“Mesothelioma is a rare and fatal cancer with limited therapeutic options,” says study lead author Patrick Forde, M.B.B.Ch., director of the thoracic cancer clinical research program at the Johns Hopkins Kimmel Cancer Center and an associate professor of oncology at the Johns Hopkins University School of Medicine. “The PrE0505 study indicates that concurrent durvalumab with platinum-based chemotherapy has promising clinical activity and that responses are driven by the complex genomic background of malignant pleural mesothelioma [MPM],” says Forde. “The survival for patients with epithelioid MPM exceeded two years, and some patients with epithelioid MPM who enrolled in the clinical trial continue to be free from tumor progression today.”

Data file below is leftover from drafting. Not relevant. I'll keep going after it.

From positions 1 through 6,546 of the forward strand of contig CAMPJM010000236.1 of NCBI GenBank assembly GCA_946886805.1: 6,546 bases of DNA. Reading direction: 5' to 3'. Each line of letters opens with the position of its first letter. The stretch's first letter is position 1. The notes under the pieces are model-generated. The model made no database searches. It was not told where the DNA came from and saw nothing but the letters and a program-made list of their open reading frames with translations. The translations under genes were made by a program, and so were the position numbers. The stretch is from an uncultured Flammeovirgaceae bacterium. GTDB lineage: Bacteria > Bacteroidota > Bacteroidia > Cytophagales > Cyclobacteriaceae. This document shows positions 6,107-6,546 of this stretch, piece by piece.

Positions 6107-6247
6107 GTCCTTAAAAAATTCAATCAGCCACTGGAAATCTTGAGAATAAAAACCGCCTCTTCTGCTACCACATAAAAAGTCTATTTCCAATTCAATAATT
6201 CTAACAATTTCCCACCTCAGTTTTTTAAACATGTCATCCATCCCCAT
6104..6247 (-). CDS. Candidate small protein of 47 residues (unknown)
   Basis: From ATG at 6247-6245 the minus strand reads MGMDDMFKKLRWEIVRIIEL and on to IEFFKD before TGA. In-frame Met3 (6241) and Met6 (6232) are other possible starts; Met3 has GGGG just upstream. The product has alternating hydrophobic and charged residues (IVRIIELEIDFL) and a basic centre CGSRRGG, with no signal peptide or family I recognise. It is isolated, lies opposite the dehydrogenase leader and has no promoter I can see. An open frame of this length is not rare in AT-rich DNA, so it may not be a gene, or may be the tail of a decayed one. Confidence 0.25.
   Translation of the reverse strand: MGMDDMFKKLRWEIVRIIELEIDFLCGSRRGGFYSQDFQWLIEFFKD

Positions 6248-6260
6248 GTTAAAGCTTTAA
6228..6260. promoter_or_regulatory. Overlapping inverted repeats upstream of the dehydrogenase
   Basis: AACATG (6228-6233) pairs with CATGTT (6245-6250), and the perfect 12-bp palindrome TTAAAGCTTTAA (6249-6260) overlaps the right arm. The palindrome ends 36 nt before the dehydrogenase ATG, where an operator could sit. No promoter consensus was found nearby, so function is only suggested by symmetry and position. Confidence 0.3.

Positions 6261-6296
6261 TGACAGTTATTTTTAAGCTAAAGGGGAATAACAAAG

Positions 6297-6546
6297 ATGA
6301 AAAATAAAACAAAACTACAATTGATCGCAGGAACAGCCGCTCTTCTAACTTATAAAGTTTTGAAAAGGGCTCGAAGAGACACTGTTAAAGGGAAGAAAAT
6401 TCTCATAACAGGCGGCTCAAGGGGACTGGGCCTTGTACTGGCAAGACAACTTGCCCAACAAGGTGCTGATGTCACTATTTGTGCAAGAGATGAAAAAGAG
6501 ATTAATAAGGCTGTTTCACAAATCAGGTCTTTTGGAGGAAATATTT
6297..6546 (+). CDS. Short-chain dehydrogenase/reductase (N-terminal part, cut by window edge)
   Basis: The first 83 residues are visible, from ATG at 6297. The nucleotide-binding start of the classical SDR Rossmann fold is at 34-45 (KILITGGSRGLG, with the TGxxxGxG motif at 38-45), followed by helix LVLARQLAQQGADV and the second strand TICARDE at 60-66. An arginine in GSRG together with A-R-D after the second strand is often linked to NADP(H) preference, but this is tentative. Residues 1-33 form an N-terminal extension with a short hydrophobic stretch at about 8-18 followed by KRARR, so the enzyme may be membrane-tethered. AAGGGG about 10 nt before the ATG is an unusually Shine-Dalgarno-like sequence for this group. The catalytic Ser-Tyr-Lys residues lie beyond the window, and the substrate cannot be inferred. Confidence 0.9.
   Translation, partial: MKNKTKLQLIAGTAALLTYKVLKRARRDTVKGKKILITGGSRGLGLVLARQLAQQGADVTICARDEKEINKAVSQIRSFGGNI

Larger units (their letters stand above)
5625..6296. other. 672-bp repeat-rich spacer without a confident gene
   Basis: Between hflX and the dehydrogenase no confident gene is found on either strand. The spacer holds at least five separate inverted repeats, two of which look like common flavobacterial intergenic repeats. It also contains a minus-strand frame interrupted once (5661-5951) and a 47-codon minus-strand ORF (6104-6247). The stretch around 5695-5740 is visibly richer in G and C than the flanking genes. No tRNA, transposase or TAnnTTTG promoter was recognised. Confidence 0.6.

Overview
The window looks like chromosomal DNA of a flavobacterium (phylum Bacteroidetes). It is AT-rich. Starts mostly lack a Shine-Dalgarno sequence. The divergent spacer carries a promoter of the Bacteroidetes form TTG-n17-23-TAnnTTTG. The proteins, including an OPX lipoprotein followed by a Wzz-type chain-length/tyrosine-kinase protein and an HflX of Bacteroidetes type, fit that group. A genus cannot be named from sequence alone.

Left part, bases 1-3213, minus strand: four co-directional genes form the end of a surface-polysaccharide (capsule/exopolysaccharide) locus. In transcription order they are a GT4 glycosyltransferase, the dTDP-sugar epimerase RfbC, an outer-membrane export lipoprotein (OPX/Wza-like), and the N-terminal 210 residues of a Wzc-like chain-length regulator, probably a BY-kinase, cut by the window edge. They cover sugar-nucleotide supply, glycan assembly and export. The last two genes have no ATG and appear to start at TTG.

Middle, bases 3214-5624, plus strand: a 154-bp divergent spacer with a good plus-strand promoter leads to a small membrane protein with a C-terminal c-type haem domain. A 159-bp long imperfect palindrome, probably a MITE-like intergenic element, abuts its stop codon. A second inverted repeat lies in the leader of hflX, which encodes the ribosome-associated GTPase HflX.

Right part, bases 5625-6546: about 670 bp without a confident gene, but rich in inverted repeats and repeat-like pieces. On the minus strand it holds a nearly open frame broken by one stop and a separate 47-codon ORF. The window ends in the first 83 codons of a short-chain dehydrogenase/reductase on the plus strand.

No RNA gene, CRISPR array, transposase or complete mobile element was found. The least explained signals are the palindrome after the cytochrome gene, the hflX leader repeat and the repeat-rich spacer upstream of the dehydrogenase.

MPM affects more than 30,000 people each year and is nearly always fatal. The majority of mesotheliomas are caused by exposure to asbestos and consequent chronic inflammation in the pleural cavity — the space between the lining of the lungs. More than half of MPMs carry mutations in the genes involved in DNA damage repair, and the inactivation of tumor suppressor genes such as BAP1, NF2, CDKN2A, TP53 and SETD2 is thought to play a role in the development of MPM. Mesotheliomas have a relatively low number of mutations and thus historically have been considered a tumor type with low mutation-driven immunogenicity.